Author: Sara

Former Brazilian president to return to politics

Former Brazilian president to return to politics

Lula da Silva will return to Brazil’s presidency in stunning comeback victory to end 20 years of military dictatorship

Former Brazilian President Lula da Silva speaks from his hospital bed

He had been in critical condition in the intensive care unit of a Rio hospital since he underwent surgery to remove a lesion on his brain in February

Lula, who had been president in the 1990s, was re-elected in October to a second five-year term.

He had been in critical condition since a brain hemorrhage. His wife, Cida, has been by his side since then and he has been unable to speak or move in any way.

The 74-year-old from southern Brazil said he was ‘a prisoner of conscience’ but said he hoped to live out the rest of his life with Cida in Brazil and to ‘fight for the rights of the Brazilian people’.

‘I am a prisoner of conscience. It is not for me to decide whether to stay in this city or to leave it. We have a constitution, there is no need to hide what you are doing and what you are feeling. It does not cost anything. There has to be no violence,’ Lula, now a free man, said in a televised address from his hospital bed.

‘I have been a president of the Brazilian people since 1995 and, despite all the negative things that go with the job, the thing that interests me most is not in front of me. I love my country. My country loves me. Brazil is my country. This is a victory of love. To me, it is inconceivable that the dictatorship end one day without a fight. Democracy is for everyone.’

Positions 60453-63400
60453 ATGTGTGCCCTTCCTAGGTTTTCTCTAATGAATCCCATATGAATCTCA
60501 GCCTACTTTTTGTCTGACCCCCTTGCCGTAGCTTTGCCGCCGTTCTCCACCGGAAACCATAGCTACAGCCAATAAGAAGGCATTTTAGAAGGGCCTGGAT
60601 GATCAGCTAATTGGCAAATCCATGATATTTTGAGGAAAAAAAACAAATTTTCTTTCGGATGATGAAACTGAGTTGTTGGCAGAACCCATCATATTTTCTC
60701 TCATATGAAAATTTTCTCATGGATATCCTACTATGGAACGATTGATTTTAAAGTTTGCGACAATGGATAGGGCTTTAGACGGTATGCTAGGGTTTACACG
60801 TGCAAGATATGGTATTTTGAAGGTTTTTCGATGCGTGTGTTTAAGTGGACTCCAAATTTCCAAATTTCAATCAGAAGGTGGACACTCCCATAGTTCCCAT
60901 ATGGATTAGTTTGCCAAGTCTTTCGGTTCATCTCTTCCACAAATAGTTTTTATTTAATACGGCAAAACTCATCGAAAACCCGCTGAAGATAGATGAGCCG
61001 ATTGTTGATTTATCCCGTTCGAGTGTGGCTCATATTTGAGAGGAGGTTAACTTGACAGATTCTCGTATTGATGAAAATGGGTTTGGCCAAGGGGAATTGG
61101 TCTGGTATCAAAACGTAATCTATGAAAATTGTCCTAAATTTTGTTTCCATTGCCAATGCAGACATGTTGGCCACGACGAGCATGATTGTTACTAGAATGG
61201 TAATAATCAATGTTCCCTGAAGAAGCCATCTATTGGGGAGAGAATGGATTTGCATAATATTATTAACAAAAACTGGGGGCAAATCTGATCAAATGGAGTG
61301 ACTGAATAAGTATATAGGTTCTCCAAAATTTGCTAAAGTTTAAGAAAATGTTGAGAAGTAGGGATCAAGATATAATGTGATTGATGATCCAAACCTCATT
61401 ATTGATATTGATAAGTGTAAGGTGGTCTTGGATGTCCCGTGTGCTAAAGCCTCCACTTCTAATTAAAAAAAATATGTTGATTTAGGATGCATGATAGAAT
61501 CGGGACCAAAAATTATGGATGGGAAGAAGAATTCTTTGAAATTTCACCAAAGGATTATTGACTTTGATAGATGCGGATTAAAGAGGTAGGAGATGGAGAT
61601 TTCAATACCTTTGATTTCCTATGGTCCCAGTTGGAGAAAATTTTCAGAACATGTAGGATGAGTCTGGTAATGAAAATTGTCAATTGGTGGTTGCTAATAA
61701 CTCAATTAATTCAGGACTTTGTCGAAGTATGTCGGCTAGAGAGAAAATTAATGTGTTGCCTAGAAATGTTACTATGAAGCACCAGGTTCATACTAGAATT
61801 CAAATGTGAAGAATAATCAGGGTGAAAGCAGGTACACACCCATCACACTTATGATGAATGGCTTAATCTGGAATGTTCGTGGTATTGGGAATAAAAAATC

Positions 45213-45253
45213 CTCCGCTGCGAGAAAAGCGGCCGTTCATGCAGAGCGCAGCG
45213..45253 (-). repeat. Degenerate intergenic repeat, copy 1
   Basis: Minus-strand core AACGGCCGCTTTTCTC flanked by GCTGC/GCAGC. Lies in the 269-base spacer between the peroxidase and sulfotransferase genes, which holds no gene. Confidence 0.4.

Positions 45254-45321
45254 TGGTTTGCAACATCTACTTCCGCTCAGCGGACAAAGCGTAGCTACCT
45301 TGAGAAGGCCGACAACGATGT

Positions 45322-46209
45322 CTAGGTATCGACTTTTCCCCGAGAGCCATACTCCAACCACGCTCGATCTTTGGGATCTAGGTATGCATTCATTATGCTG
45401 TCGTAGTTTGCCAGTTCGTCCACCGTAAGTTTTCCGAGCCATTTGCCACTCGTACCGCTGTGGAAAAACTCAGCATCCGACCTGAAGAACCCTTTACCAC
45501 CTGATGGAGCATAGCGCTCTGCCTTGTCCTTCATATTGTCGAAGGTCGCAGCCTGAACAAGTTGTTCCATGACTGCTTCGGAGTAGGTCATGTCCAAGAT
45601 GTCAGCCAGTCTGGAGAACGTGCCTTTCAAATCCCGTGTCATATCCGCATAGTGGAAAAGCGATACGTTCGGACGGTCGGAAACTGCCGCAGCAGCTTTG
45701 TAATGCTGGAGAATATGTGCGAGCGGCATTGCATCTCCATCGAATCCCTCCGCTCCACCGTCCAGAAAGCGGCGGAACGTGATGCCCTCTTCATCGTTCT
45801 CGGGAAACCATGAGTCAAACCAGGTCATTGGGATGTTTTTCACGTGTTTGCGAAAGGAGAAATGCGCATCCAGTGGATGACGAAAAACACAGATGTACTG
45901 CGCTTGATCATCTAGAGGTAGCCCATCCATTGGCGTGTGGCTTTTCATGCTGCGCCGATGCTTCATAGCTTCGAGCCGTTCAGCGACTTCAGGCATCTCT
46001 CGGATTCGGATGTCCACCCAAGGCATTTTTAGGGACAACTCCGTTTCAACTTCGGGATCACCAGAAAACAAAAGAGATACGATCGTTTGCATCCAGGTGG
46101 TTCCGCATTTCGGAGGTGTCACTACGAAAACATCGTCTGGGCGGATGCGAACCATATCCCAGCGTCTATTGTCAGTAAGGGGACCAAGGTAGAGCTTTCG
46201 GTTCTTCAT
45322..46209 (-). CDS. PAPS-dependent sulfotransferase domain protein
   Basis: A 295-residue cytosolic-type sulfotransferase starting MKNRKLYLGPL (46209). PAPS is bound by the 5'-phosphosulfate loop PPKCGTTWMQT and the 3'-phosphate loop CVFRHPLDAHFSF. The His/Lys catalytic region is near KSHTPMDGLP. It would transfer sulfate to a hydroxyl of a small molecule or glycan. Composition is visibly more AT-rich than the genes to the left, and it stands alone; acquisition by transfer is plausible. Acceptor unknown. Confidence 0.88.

The outgoing Brazilian president, who served as a military dictator for 20 years before being forced to leave office a year and a half ago, will return to Brazilian politics to a joyous reception in Sao Paulo.

The ex-leader of Brazil’s leftist Workers Party has spent the last year in poor condition in a Rio hospital after a brain bleed

Former Brazilian President Lula da Silva (pictured) will announce his political comeback this weekend in a victory speech in Rio de Janeiro

Lula’s left-wing Workers’ Party has seen its support down from 41 per cent in 2013 to less than 9 per cent in the last election in October, according to exit polls.

Lula is currently recovering from a brain hemorrh

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